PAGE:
The cable end is held in the cable clamp and the sleeve positioned to leave about 1/16" of a gap from the thimble.  You might say then why trim off the thimble?  When all the crimps are made the gap will be gone because crimping makes the sleeve longer.

Crimp the middle then each ends.

To form the cable end like the Nicopress instructions showed, I started with a shorter free end.

Position everything in the cable clamp and mark the cut about 3/16" past the un-crimped sleeve.

Protect the cable with 20 gauge steel and cut off the end of the cable.


Re-position the sleeve and crimp it.

The finished terminal leaves just a tiny bit of cable sticking out, as shown on the instructions.  Instead of making the cut square, if the cut had been made at about a 15 degree angle, long ends closest to the main cable, there would be even less chance of getting snagged on the free end.


Back to our wire wrapped look.  The cable end is in our cable clamp with the sleeve crimped.

The piece of PVC pipe provides a support for the cable while rotating.  Otherwise it just flaps and you can't rotate it while wrapping the end.

CAM-18 recommends soldering the cable before cutting of the free end to length.  I found it just as easy to cut before soldering.  I don't think they had Dremel Tools back then.  You still need to protect the cable.  I used a short piece of steel for a guard but CAM-18 recommends a piece 3" long so you don't accidentally damage the cable.

You need a cut at about the angle of the twist in the cable so the wrap wire won't slide down the slope while wrapping the end.


I found it much easier to wrap if I pre-soldered the cable, where it will be wrapped.  Then I clamped the cable and the free end tight together with a cloths pin and c-clamp.

This allowed me to heat the cable, with my soldering iron, and sweat them together.  You need to let it set for several minutes to cool enough to remove the clamp.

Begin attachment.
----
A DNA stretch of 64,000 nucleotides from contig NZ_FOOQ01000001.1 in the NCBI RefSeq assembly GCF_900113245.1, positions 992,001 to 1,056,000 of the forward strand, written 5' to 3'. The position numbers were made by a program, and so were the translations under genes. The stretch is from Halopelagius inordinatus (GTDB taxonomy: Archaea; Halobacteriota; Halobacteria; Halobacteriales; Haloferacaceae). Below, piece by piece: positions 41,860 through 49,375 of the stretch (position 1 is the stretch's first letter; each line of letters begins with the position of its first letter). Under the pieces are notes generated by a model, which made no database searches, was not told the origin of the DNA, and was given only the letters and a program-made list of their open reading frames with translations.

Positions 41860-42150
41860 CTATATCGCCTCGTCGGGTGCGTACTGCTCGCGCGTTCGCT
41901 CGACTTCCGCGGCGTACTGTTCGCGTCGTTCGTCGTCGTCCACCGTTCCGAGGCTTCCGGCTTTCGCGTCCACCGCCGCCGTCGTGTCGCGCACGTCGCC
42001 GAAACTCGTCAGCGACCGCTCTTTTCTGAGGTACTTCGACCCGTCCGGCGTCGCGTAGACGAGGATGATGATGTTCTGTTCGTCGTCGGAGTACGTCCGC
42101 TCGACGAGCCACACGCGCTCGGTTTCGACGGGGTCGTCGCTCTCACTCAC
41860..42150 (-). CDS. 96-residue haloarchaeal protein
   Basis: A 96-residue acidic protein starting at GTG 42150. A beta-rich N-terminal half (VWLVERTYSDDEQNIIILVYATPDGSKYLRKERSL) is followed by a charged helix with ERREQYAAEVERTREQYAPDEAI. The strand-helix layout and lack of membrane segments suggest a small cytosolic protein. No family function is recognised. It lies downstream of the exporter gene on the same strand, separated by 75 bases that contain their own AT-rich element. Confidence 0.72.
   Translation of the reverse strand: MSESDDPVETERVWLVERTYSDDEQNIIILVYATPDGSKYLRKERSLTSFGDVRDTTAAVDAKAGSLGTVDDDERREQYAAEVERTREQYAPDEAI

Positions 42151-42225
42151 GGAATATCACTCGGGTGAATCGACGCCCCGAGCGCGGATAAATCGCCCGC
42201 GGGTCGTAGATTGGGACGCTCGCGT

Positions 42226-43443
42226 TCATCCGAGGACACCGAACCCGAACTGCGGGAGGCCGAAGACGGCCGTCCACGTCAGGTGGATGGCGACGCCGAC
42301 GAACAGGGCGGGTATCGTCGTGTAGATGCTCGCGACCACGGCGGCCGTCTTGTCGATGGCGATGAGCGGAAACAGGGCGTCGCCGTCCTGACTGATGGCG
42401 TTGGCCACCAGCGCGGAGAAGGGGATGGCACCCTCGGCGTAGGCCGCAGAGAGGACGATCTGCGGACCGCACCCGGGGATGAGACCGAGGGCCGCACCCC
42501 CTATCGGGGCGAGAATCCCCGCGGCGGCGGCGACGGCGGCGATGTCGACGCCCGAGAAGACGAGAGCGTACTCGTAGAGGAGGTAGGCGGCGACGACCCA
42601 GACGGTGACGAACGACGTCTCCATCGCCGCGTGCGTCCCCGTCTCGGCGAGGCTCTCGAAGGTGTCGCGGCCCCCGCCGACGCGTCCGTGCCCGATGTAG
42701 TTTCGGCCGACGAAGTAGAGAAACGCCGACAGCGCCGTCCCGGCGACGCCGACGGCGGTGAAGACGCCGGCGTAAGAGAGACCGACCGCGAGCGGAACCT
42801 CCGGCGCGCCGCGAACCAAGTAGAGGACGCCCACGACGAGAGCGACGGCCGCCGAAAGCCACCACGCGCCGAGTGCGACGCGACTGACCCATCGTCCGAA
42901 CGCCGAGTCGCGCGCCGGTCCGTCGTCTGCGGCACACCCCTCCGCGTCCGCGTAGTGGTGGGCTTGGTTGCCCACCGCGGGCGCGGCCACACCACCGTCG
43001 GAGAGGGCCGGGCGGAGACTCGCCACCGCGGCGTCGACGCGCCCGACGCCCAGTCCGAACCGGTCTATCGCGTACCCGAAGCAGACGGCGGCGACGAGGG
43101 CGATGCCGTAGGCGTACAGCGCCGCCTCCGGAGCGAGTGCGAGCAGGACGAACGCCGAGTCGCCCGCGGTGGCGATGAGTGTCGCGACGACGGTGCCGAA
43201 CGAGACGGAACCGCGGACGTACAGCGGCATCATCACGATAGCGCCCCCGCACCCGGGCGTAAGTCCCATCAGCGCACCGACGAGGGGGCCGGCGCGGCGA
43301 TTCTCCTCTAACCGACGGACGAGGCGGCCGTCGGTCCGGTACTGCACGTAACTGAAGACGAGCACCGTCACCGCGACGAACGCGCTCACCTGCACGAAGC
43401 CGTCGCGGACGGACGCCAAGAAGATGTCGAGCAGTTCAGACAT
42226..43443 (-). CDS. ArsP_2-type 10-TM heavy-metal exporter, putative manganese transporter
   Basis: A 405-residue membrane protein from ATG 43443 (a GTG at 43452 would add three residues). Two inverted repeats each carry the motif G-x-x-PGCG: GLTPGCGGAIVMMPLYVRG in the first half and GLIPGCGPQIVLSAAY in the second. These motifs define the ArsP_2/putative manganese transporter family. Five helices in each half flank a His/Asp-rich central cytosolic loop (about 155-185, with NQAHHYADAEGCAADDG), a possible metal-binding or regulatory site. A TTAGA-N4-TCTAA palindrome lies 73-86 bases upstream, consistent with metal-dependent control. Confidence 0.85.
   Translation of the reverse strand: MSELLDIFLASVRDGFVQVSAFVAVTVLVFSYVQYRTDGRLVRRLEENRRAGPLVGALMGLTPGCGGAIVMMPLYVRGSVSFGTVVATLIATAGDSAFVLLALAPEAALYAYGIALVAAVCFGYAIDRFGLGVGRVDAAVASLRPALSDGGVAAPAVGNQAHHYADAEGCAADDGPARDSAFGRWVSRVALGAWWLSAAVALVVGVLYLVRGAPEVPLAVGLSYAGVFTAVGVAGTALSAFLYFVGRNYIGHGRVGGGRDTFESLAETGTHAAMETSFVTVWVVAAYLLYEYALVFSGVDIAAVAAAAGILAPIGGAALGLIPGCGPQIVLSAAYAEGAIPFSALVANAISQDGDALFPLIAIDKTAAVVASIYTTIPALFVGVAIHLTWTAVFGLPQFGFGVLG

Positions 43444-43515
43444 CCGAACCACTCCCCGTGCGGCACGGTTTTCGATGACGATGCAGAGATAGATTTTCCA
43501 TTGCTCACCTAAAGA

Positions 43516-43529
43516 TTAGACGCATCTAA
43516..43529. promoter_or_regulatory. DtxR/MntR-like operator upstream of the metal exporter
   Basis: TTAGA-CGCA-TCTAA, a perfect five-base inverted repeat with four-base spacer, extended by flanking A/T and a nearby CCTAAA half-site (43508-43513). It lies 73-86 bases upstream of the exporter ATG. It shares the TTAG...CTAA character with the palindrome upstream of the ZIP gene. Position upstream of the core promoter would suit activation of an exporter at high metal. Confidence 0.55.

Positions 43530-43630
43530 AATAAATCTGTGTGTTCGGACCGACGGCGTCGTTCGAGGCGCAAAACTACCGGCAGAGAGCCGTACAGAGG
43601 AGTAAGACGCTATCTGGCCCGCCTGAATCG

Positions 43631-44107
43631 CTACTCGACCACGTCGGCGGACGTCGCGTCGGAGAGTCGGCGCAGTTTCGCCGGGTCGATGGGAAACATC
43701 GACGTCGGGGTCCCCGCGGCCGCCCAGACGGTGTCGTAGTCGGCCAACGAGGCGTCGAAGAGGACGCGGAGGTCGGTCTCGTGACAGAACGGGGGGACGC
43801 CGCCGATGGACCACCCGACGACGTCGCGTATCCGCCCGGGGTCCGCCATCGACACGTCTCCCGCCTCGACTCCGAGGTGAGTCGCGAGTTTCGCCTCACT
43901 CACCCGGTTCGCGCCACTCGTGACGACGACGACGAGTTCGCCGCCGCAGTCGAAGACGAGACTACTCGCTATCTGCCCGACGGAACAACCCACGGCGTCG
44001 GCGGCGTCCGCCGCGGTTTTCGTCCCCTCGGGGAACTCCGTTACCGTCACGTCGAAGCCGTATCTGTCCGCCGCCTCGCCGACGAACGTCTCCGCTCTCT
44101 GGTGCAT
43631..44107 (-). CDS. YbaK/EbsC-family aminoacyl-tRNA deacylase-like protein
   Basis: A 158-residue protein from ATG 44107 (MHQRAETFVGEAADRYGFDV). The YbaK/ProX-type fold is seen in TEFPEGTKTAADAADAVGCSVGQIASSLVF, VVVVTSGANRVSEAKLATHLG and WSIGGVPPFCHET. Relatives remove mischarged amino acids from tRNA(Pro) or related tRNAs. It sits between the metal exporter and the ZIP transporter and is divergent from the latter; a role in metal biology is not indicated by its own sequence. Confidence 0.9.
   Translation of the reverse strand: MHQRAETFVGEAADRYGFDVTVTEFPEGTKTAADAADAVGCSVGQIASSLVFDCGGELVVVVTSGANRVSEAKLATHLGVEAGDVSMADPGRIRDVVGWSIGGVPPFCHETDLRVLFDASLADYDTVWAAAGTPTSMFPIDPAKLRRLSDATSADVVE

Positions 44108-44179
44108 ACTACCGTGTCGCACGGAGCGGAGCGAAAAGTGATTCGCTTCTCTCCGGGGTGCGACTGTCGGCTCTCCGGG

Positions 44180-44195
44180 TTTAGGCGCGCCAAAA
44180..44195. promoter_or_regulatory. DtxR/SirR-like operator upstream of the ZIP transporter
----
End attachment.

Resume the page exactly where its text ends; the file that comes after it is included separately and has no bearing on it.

Sweating them together holds them tight for wrapping and make the area stiffer for wrapping.


The wrap starts at the sleeve as shown in the earlier posting. and progresses to cover the free end completely plus about 1/4".  The one thing I've learned since then is, it's easier to wrap rotating the cable so the top of the wrap is moving away from you.  You can see the wire better as it's being placed so you can keep the winds tighter.
When soldering I found it worked better to start at the small, cable only, end and work toward the sleeve.  Rotate the cable to be sure you've completely soldered all the way around the wrapping wire before moving along the joint.  It's easier than trying to warm up an area to solder a spot that got missed.
When it's done you have a nice looking cable. All the wire should be soldered and the solder should fill the gap between the cables.

The cable ends with a turnbuckle were easy to wrap using the cable clamp to hold it while wrapping.  The ends at the wing fitting required a slightly different method.  The fittings are too big to fit in the clamp.  I thought about designing a different cable clamp but found I could do them just fine without it.  If I were doing the full wire wrap method I would need a different clamp to hold the cable tight while wrapping, but the Nicopress sleeves were installed in the fixture I built for controlling the length of the cable.  The sleeve securely forms the loop end so all I needed was a way to hold the cable while wrapping the free end of the cable

The wing wires are all double wires.  To rotate the cable while wrapping I just used 2 pieces of PVC pipe to hold the cables.

With a way to hold the cable the rest of the process is not much different.  I cut the free end to length, tinned the cable with solder, and sweated the cables together as before.
I used the wing fitting as a kind of lever to hold while rotating the cable.  Again, rotating the top of the wind away so I can see the wind develop.

The tube made a nice rest to hold the wound cable while soldering.

I found it convenient to wrap both cables a the fitting and then solder them.

I think I'm ready to make the tail surface brace cables for My WACO NINE project.